Recently, I shared my review
of #loveozya author Bonnie Wynne’s debut novel, THE NINTH SORCERESS
. Bonnie was kind enough to answer some questions I asked about her writing process and book baby for me to share here.
In the blackest dungeon of the Clockwork City, a prisoner lies bound in silver shackles. Who is she? And why are the wizards so afraid of her?
Seventeen-year-old Gwyn has no family and no past. Apprenticed to a half-mad herbalist, she travels the snow-blasted High Country, hawking potions in a peddler’s wagon. Her guardian hides her from the world like a dark secret, and she knows better than to push for answers.
But when she discovers she is hunted by the goddess Beheret, Gwyn is drawn into a deep and ancient tale: of chained gods and lost magic, of truths long buried and the rising of a war she never could have imagined.
Wizards and their magic-sniffing hounds pursue her – as does a stranger in a smiling mask, who calls her by an unfamiliar name…
But what really terrify her are the dangerous gifts she’s spent her life suppressing. Now, Gwyn must step out of the shadows and take charge of her destiny – even if the price is her own soul.
Do you remember when the idea for The Ninth Sorceress first came to you, or what first inspired you to write it?
The idea for The Ninth Sorceress
kind of emerged gradually over time. There was no single ‘aha!’ moment.
Travel is a big one for me. The places I visit always fire my imagination. For instance, the location of the Pale Valley was inspired by Glen Coe in the Scottish Highlands. And when I was designing the culture and architecture of Nederlund, I drew on my visits to the area around Boston and New England – that cool witchy, Puritan vibe you don’t really get anywhere else.
And of course, like most authors, I’m inspired by the books and TV shows and movies I consume! The Wheel of Time is my absolute favourite series, and I was interested in exploring some of the same questions and themes. How would it feel to go from being a nobody to suddenly being globally hated and feared? Can you oppress people ‘for their own good?’ How do you resolve the tension between duty and self-interest? I’ll be examining those ideas more as the series continues.
You have created a new fantasy world as the setting for The Ninth Sorceress, including societal structure, mythology, and magic system, as well as the physical geography. When you are creating a fictional world how do you keep track of what you’ve created, and what is possible for your characters?
Spreadsheets! I have spreadsheets for the days of the year, so I can keep track of whether the moons were full or waxing or waning during any given scene (not much point having characters running through the forest in the moonlight if neither moon was out that night!). I have spreadsheets for magic, so I know exactly where each sign sits on the chart. I have spreadsheets for cultural naming conventions, imports and exports, how to play Tact (my version of chess). You name it, I’ve got a spreadsheet. And I also have maps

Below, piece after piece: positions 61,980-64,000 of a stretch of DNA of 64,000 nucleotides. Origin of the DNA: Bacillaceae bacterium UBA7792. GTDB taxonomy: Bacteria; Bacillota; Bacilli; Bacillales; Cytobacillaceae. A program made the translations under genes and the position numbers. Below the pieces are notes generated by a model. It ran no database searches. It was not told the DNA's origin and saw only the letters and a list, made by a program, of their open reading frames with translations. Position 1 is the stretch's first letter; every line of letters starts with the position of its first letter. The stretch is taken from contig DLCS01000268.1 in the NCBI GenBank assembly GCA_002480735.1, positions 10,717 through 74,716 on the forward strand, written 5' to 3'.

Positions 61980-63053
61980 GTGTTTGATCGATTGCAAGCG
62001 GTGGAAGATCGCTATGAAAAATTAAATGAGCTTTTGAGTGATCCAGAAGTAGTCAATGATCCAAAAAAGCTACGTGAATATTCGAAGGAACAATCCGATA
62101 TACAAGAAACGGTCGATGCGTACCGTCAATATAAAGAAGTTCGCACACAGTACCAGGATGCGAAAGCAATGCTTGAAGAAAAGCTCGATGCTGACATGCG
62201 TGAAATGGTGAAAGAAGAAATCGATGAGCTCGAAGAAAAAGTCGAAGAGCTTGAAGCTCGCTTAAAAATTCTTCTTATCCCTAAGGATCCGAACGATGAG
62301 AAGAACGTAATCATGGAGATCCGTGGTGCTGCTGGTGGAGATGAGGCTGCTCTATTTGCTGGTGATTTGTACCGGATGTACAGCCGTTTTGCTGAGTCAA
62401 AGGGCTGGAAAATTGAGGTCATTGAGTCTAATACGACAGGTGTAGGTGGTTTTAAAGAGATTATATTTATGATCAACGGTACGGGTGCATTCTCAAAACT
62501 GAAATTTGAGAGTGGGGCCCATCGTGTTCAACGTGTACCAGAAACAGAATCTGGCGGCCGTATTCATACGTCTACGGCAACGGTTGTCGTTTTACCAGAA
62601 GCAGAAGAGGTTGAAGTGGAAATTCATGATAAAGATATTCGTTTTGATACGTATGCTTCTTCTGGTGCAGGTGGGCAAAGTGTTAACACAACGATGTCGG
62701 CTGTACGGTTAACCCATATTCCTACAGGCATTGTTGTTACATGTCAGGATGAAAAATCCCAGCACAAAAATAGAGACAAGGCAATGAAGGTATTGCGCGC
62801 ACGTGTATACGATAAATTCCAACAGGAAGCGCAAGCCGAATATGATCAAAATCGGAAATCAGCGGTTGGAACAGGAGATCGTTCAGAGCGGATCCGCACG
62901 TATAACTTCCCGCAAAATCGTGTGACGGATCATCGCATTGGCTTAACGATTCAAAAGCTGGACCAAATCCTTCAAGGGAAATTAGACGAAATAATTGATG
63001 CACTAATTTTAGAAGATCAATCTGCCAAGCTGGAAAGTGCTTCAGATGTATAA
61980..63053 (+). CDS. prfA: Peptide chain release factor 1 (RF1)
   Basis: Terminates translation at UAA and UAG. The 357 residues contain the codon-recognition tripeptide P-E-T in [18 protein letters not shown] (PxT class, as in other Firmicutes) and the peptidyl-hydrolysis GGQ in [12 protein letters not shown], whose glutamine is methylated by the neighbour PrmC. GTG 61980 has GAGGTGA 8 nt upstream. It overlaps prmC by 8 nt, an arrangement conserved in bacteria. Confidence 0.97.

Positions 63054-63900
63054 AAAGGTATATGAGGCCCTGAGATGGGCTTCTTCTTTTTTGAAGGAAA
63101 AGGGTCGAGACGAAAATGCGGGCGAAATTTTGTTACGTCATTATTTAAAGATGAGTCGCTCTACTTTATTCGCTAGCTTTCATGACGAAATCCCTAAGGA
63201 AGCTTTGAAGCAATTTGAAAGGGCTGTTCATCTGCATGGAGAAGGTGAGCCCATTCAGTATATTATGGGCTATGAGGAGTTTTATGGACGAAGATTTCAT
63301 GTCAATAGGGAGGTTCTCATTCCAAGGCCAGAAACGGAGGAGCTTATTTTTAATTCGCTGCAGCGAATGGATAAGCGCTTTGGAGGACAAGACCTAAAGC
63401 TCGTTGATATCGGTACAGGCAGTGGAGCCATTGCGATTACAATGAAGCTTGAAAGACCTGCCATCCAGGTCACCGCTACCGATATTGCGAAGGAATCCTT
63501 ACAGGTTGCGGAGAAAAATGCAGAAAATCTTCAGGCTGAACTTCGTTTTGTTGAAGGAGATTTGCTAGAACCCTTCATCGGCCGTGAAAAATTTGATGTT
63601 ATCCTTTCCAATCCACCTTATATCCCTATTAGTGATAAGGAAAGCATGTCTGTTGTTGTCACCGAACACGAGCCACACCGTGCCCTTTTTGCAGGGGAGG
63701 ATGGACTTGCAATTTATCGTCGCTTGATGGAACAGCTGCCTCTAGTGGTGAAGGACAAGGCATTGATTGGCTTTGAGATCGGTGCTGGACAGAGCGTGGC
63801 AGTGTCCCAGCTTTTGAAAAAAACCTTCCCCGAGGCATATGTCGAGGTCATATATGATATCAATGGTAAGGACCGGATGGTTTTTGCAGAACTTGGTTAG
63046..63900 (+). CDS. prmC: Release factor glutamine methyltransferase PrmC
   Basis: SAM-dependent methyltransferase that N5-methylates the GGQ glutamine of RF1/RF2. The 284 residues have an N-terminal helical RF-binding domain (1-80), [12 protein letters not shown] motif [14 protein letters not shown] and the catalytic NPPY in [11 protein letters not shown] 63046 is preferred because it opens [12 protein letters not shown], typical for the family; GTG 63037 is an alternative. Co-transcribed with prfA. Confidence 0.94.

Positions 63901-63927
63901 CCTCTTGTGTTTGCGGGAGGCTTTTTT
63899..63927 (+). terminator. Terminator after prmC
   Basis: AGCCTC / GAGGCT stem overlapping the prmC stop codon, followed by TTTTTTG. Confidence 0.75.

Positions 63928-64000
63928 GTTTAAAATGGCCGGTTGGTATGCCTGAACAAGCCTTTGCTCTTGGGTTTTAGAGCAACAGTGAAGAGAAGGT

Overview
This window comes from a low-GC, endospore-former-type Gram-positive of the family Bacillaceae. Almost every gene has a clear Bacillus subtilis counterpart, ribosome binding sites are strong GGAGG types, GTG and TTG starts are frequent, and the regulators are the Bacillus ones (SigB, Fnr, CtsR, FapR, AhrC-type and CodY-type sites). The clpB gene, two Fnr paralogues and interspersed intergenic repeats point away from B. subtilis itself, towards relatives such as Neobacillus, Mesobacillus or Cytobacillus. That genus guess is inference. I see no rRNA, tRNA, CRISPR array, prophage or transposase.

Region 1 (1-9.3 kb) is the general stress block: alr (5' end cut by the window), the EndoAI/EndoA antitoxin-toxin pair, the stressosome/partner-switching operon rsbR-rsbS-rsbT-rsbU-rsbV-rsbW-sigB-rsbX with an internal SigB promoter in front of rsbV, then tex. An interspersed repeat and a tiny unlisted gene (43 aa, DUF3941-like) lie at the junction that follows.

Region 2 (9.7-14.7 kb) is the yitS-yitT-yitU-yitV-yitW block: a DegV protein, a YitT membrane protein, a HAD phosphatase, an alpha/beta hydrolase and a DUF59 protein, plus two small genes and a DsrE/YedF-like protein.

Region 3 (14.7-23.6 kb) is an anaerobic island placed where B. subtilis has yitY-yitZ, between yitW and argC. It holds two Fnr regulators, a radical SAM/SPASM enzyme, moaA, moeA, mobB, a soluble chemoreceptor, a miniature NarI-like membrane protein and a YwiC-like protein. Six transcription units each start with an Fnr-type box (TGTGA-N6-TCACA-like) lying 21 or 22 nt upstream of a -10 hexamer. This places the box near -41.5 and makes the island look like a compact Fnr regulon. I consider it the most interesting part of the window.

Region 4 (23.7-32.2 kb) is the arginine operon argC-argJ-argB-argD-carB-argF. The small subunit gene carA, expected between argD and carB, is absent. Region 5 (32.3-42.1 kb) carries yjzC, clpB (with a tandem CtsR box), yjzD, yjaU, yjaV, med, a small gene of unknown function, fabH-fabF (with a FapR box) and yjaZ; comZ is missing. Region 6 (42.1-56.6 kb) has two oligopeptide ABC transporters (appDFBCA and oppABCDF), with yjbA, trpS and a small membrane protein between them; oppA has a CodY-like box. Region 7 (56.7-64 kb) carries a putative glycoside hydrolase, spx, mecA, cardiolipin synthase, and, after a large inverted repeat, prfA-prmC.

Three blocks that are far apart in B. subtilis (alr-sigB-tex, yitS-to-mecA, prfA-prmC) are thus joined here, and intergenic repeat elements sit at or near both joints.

, which I love. I’m a very dedicated amateur cartographer when it comes to places that aren’t real.
Gwyn comes into contact with a few different types of magic/powers, including white magic, black magic, red magic, and the power to shape shift. Which of these magics would you most like to have, and do you think all of these magics can be used for both good and evil?
Absolutely – that’s a big theme of the series. White magic is the most openly ‘good,’ and is generally used for healing, but especially in Book 2 we’ll start to see some of the darker ways it can be used. On the other hand, red magic is the most feared and dangerous, but I’ll be exploring whether it’s ever okay to use it, even to help others. Can the ends justify the means?
Personally, I’d like to have black magic, because despite the name I think it’s pretty balanced and versatile. And also, it would just be cool to cast fireballs! But I think white magic would be more useful in modern life. Who wouldn’t want to heal the sick?
The Ninth Sorceress is the first book in The Price of Magic series. Do you already have an idea of what will happen to your characters in the next book/s, and how you would like the series to play out? Or are you tackling one book at a time and seeing where they take you next?
I have a pretty good idea of where it’s going and what’s going to happen along the way, but I don’t plan every detail in advance. I’ve seen someone – I think it was Samantha Shannon? – refer to it as the ‘flesh and bones’ approach. So you start each book with a basic outline (the bones), and then flesh out the details as you write. Works for me!
That being said, I still have some decisions to make about the final book – like who I’m going to kill off, muahaha!
Lastly, I’d love to know what you are currently reading, or whether this is anything you have read recently and loved that you would like to recommend to us?
I just read The Vine Witch by Luanne G. Smith and am starting to dig into my ARC of the second book, The Glamourist. Witches and wine are a great combo, and I love how tactile the magic system is. Definitely worth a peep.
Thanks so much for your time!
You’re very welcome!
About the author
Bonnie Wynne studied Writing and Cultural Studies at UTS, and completed her law degree at the University of Sydney. After a brief stint in legal publishing, she now works for the Australian government, deciphering ancient law tomes.
She lives in Sydney with her cocker spaniel, Percival Hector (Canine Inspector). When she’s not reading or writing, she can be found playing video games, booking her next holiday, or elbow-deep in flour.
THE NINTH SORCERESS is her debut novel and the first book in her series, THE PRICE OF MAGIC.
The Ninth Sorceress by Bonnie Wynne
Release Date: February 13th, 2020
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